Featured ArticleFeb 22Issue

Making a Difference in Cancer Care

Closing the gap in cancer care one step at a time

Cancer is a well-known term in India. Understandably as nearly 7-8 million people lose their battle with the disease in India every year. Today we all know at least one person who is suffering from cancer or who is lost to
cancer.

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The cancer care landscape in India has been very promising. A number of public sector institutions like the Tata Memorial Hospital, Mumbai and Adyar Cancer Institute, Chennai have been the leaders in not only providing latest cancer therapies but also trained the best of doctors and nurses who went on to start premier institutes in different parts of the country. The Indian government has focussed on cancer prevention and control through
various programs, and instituted centres of excellence along with regional cancer centers. However, a number of socioeconomic factors along with stigma and discrimination prevent many people from accessing these services and thus adding to the growing mortality due to cancer.

The 2022-2024 World Cancer Day campaign is designed to raise awareness about this ‘cancer care gap’ and ask for greater equity. This year the Union for International Cancer Control (UICC) launched a new three-year campaign for World Cancer Day (Feb-4) to bring together individuals, organisations and governments around the world in an effort to create awareness and help close the gap in cancer care. “By 2030, it is estimated that 75% of
all premature deaths due to cancer will occur in low- and middle-income countries. Importantly, this care gap is not only between high- and low- resource settings. Disparities exist within most countries among different
populations due to discrimination or assumptions that encompass age, cultural contexts, gender norms, sexual orientation, ethnicity, income, education levels and lifestyle issues. These factors potentially reduce a person’s chance of surviving cancer – and they can and must be addressed,” said Prof Anil d’Cruz, President of the Union for International Cancer Control, Director of Oncology at Apollo Hospitals, India.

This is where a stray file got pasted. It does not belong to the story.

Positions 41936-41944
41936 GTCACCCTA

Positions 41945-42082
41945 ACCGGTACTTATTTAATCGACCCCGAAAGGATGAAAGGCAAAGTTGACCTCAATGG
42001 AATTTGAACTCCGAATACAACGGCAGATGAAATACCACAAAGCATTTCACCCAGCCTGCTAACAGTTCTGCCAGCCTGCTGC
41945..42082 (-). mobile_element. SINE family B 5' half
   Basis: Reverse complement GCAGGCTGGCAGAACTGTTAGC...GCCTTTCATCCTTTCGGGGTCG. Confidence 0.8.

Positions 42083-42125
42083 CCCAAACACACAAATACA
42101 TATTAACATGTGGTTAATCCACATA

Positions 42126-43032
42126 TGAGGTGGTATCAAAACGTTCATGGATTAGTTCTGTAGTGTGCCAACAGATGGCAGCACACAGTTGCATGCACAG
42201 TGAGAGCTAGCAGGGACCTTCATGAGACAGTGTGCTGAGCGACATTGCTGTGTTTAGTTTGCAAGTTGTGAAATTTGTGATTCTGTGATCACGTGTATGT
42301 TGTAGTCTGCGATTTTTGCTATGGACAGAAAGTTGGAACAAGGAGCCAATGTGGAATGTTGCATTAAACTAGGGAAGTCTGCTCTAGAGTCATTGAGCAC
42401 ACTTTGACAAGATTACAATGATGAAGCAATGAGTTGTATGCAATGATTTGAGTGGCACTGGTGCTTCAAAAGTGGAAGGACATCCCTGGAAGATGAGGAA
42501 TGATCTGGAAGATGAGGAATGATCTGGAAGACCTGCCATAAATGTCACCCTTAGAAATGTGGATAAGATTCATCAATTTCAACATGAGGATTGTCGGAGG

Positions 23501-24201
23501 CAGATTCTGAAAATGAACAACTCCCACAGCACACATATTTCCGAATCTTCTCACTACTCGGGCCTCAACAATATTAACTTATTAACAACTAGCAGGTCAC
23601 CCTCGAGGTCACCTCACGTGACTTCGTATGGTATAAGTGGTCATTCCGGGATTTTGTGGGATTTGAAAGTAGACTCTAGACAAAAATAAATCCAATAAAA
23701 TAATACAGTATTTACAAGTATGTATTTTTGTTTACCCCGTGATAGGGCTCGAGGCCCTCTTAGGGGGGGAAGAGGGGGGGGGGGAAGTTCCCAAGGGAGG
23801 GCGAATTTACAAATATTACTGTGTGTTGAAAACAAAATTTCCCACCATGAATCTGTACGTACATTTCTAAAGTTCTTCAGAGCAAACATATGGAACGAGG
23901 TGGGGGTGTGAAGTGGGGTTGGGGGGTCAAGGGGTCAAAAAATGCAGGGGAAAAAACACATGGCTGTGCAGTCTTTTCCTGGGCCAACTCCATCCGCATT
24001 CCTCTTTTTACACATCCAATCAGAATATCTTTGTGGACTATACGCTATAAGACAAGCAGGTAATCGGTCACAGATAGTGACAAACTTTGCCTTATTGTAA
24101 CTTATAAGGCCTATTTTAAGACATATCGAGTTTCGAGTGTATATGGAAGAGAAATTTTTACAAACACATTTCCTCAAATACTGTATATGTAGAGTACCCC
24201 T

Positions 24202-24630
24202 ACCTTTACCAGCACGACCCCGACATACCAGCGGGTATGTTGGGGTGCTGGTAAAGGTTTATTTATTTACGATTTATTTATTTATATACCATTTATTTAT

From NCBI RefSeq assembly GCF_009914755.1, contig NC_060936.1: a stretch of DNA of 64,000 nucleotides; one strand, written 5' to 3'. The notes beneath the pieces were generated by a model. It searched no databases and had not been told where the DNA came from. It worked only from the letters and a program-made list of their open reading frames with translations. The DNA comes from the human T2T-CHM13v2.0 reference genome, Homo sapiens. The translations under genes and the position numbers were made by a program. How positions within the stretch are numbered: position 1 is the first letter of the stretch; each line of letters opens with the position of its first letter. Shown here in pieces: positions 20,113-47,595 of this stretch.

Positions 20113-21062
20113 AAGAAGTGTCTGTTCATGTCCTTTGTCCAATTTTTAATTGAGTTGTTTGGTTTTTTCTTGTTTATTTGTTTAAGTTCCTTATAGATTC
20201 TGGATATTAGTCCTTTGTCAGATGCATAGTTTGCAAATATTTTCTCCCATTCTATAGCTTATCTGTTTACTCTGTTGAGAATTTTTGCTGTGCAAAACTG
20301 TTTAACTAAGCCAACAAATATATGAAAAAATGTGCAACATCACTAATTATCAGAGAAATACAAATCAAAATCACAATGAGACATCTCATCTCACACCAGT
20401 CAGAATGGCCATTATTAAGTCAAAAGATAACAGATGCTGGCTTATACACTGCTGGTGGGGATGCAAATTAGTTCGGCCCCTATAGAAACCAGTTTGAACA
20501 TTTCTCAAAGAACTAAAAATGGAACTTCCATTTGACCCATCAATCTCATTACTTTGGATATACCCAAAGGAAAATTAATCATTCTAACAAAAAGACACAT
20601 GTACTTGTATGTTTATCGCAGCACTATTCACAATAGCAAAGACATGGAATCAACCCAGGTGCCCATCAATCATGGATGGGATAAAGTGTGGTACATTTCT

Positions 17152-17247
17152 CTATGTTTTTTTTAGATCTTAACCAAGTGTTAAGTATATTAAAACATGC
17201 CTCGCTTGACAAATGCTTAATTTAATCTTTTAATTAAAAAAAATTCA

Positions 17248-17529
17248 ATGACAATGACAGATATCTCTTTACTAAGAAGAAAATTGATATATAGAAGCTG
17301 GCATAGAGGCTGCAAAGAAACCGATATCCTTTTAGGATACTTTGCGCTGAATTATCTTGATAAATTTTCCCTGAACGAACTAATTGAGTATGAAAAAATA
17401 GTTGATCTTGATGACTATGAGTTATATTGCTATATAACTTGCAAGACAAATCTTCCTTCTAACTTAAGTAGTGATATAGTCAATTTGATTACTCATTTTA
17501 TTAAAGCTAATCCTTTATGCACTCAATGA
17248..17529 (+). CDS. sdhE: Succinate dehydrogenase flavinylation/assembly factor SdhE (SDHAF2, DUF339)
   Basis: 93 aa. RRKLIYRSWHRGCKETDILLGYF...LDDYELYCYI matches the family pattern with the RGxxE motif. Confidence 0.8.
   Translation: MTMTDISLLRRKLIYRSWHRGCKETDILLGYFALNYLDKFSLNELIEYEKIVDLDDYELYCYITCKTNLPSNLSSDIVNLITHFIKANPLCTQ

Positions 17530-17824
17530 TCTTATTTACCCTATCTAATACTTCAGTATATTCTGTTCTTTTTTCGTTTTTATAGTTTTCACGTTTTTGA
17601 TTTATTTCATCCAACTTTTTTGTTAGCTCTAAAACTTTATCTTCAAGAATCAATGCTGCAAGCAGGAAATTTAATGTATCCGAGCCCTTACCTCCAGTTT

According to UICC, the first year of the campaign will focus on acknowledging and addressing the social determinants of health that constitute barriers to equitable care.

The COVID-19 pandemic has caused significant disruptions to cancer services and exacerbated existing health inequities, with a high risk of seeing an increase in cancers diagnosed at a later stage and therefore cancer-related deaths. “The COVID-19 pandemic has deepened health inequities and created an even greater need for action to mitigate the adverse impact on cancer incidence and survival. Understanding and addressing the social determinants of health and their impact on cancer can considerably improve outcomes for at-risk populations, particularly for cancers that can be more easily detected and treated such as cervical, breast, colorectal and childhood cancers,” says Dr Miriam Mutebi, Member of the Board, Union for International Cancer Control and Consultant Breast Surgical Oncologist, Clinical epidemiologist and health systems researcher, Aga Khan University Hospital, Kenya.

The aim of the campaign is to help build efficient and widely accessible cancer services that will save countless individuals from a premature and often painful death. “As individuals, as communities, we can
and must come together and break down barriers. We have achieved a lot in the last decade in cancer care and control around the world but not addressing inequities in society is slowing our progress. Closing the care gap is about fairness, dignity and fundamental rights to allow everyone to lead longer lives in better health,” Dr Cary Adams, CEO of the Union for International Cancer Control added.

Greater equity in health care will also strengthen families and communities, benefit the economy with greater workforce participation and offer net savings to health budgets.

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